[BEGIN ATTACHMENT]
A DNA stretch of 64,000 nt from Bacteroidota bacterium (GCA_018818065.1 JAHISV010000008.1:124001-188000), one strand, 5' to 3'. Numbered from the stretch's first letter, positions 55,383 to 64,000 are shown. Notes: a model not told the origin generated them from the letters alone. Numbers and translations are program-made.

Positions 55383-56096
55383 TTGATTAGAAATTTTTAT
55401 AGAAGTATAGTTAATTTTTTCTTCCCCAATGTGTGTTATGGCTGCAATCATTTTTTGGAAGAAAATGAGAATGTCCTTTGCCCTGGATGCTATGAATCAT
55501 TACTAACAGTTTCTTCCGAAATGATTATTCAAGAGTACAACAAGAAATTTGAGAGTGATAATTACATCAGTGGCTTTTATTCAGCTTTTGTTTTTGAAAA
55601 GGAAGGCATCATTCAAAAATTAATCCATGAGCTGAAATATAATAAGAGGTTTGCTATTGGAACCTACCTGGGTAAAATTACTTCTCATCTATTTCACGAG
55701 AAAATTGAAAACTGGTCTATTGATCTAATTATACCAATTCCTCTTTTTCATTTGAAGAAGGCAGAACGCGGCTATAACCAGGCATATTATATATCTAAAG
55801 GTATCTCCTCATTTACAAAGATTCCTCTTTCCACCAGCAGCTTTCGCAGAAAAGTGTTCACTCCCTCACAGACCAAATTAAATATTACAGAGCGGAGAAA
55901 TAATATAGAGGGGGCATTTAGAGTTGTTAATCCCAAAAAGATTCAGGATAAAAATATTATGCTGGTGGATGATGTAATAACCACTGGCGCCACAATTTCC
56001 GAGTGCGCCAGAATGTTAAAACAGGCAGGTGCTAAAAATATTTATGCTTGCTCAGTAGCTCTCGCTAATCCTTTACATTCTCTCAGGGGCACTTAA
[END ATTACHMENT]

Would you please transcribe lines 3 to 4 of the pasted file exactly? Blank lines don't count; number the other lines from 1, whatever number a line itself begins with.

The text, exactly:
55383 TTGATTAGAAATTTTTAT
55401 AGAAGTATAGTTAATTTTTTCTTCCCCAATGTGTGTTATGGCTGCAATCATTTTTTGGAAGAAAATGAGAATGTCCTTTGCCCTGGATGCTATGAATCAT